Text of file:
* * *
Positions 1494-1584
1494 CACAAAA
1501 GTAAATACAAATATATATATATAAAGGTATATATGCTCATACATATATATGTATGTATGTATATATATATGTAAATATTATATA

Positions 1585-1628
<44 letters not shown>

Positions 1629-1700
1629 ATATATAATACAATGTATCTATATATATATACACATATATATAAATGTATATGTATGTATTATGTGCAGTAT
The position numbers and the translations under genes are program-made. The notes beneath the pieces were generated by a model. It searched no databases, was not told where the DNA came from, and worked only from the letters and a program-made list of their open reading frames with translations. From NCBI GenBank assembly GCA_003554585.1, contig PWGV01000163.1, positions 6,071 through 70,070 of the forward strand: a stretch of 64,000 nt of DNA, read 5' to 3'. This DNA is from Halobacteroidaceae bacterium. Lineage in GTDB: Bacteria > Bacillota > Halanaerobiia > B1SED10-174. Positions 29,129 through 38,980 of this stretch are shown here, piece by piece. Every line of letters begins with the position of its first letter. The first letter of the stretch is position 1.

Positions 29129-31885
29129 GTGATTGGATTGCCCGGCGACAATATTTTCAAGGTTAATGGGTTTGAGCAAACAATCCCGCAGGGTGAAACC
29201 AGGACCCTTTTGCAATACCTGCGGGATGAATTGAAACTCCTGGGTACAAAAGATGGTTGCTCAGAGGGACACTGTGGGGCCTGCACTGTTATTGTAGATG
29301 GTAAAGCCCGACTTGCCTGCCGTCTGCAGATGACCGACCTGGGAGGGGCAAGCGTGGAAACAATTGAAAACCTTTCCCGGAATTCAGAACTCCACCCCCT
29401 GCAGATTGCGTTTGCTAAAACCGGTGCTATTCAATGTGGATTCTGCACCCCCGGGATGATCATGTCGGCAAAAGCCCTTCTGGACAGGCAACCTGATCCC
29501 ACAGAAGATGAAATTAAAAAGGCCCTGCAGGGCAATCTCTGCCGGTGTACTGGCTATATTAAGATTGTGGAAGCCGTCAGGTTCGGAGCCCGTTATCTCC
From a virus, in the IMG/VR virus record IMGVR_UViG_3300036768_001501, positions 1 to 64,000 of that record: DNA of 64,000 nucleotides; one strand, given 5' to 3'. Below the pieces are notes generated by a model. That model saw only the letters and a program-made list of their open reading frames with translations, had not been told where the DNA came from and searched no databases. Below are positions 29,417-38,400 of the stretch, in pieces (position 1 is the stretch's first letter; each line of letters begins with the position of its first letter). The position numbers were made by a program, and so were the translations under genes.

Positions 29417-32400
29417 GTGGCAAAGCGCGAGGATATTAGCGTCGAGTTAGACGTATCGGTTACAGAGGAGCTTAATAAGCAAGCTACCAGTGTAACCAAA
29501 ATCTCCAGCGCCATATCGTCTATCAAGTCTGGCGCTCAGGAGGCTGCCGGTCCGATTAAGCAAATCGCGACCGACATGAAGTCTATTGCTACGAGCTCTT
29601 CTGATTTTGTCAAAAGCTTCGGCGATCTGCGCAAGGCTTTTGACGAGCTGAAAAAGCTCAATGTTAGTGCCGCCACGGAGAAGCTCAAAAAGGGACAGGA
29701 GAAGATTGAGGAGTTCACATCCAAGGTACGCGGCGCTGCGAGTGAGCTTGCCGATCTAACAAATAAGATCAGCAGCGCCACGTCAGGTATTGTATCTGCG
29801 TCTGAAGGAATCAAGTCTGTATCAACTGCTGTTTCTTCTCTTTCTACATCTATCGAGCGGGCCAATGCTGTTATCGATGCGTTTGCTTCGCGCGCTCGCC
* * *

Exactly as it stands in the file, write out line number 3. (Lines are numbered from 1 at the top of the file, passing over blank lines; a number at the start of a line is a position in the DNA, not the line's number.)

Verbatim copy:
1501 GTAAATACAAATATATATATATAAAGGTATATATGCTCATACATATATATGTATGTATGTATATATATATGTAAATATTATATA